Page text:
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That Which We Call A Rose

30 Jun

No one is immune to the volcanic force of language.  An altered preposition, an inflection or a simple nuance can change the course of events if not our mood for the day. This awesome power is acknowledged before we even arrive on the planet. Our names will be labored over (sometimes literally.)  First names, middle names even last named will be constructed to pay respect or foretell character traits or ensure we’ll never have a seat on the supreme court. The words we are first taught, those we are allowed to hear and those we are punished for saying are all overseen with a scrutiny befitting a bank manager. Our legal system and our government are keen on the minutia of language and are poised to change and limit it all the time.  (Lest we think only of the dangers of limiting free speech, let us remember that screaming “fire” in a movie theater is simply not prudent.)  As a society we are continuously reexamining what words and terms are inflammatory or used to incite.

One of the most potent uses of language is that of branding.  There are words and phrases whose intent is spin.  Over the course of time we have found ways to passively (aggressively) brand people or things.  When a grown woman is continuously referred to as a girl, it just sounds more polite than repeating, “you are less than a man.”  Almost any person who’s affiliated with an underrepresented group could offer examples of this paradigm.  As groups become more visible and vocal, words and labels change.  People and groups are still labeled but with new words that have yet to ring as offensive to our ears.  No doubt there is a predictable timeframe of revision that is in play.  What sounds innocuous in 2012 will probably be horrifying in 2032.  We need only think back to what a compliment it was in the 1950s to be called a ‘housewife.’  In the 21st century it is considered an insult (to houses or wives, I’m not sure.)  People now stumble and scramble over terms such as: ‘stay at home mother’ (which suggests an ankle monitor) or “work in the home” (which could mean anything from novelist to parenting to piecework.)  Lots of awkward vague phrasing which rarely accurately communicates anything.

Of course where this less than graceful terminology stems from is the discomfort we’re currently experiencing around women, work, and parenting in the 21st century.   There is much anxiety around the freedom of choice that some women experience.  The anxiety is only exacerbated by the fishbowl we now inhabit.  Even a person 100% certain about his/her choices is barraged by confidence shaking messages.  Culturally we are reacting vigorously to the fact that women now do have choices (perhaps not enough but far more than any other time in recent history.)  If you were a Martian and found yourself at a magazine stand you would think it was in fact the 1950s.  Women are cautioned and coached on how to keep a man interested.  Fashion consists of girdles (with naughty names) sky-high heels, artificial hair (all the better to swish ‘round a pole) dark lacquered nails (requiring daily maintenance) and false eyelashes (forcing perfect posture so as not to inadvertently drop one onto someone’s lap or lunch.)  Now of course no one would confuse a fashion magazine for anything but a nicely bound advert delivery system.  But people are buying them and presumably reading them (which takes all of 10 minutes.)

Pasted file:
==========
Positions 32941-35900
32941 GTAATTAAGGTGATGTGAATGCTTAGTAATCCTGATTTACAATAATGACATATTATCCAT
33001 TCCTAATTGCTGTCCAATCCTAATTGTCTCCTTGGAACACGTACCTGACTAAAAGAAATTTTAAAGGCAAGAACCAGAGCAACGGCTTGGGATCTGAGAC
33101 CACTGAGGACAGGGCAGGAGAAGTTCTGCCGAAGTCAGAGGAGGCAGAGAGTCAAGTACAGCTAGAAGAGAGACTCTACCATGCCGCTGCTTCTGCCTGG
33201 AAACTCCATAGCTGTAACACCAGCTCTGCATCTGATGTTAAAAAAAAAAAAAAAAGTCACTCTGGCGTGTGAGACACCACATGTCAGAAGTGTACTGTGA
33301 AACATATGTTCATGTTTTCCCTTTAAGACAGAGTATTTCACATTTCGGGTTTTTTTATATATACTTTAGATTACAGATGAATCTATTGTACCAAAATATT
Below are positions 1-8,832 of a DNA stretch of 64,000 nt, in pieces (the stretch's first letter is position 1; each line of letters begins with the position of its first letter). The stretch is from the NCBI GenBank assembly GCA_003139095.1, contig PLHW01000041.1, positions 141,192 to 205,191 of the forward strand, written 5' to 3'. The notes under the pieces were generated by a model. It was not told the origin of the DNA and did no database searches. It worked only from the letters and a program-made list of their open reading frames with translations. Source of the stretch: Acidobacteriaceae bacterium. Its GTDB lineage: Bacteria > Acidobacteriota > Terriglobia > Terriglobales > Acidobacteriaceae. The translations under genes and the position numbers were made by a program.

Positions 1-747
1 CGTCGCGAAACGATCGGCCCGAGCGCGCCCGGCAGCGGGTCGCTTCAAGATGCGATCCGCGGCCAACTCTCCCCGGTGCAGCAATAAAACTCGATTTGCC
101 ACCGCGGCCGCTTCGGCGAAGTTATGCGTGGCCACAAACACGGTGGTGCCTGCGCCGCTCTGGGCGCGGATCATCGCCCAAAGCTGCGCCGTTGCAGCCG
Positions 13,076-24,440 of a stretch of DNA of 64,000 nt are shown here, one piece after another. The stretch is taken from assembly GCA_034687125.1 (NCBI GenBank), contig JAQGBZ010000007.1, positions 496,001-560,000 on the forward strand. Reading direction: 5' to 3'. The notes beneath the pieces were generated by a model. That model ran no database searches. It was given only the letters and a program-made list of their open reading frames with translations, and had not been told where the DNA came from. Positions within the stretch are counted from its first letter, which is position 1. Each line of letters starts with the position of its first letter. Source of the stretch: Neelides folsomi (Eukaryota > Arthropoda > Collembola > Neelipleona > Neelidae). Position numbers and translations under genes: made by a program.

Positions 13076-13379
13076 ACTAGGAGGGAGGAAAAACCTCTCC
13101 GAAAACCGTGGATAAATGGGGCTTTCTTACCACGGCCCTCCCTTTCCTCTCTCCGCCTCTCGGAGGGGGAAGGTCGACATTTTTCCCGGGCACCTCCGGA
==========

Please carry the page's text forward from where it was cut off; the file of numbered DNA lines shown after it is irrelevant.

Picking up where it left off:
Is it any wonder that in the midst of what can appear to be a pop culture feminist backlash we find ourselves peppered with the ‘man’ prefix?  It all probably started innocently enough with the first utterance of “male nurse.’  As if we are French and need gender defining articles preceding our nouns.  We now find ourselves in a sea of ‘man caves’ ‘man bags’ ‘bromance’ ‘manny’ ‘manscape’ and countless others I’ve been fortunate enough to ignore.  I’m not sure when a tote bag became feminine or why male friendships need a new name.  Having had male sitters as a child, I’ve no idea why nannies need gender identity.  Manscape?  Really?  It’s called grooming.  What really sticks in my craw however is the ‘man cave.’  If this was a real cave, one in which caped crusaders worked on mammoth computers and were served tea by stiff-upper-lipped British man-servants, I’d be all over it.  But alas, it’s not.  It is a reference to an abode or part of an abode that is reserved for a man.  You know, like how Ward Cleaver had his den and Don Draper had his office because the home was really the woman’s domain?  Look, I’m no Martian (or am I?) but it’s beginning to look a bit like the late 1950s.  Women molded into a Betty Boop silhouette (surgically or through the miracle of spandex) teetering on heels, men sequestered in their “he-man women hater no girls allowed’ space looks an awful lot like there is a yearning to get the genie back into the bottle.

Whether there is something worthwhile in this yearning for a time with clearly defined roles is an interesting concept.  It could be illuminating to tease apart our feelings and desires around equality and options.  But to do so, to have a discourse which goes beyond soundbite or 1000 word blog post we need to know what we’re actually saying.  Understanding ourselves, let alone each other is not facilitated by euphemism or trendy semantics.  There is a difference between using language that is respectful and using language to obfuscate.

 

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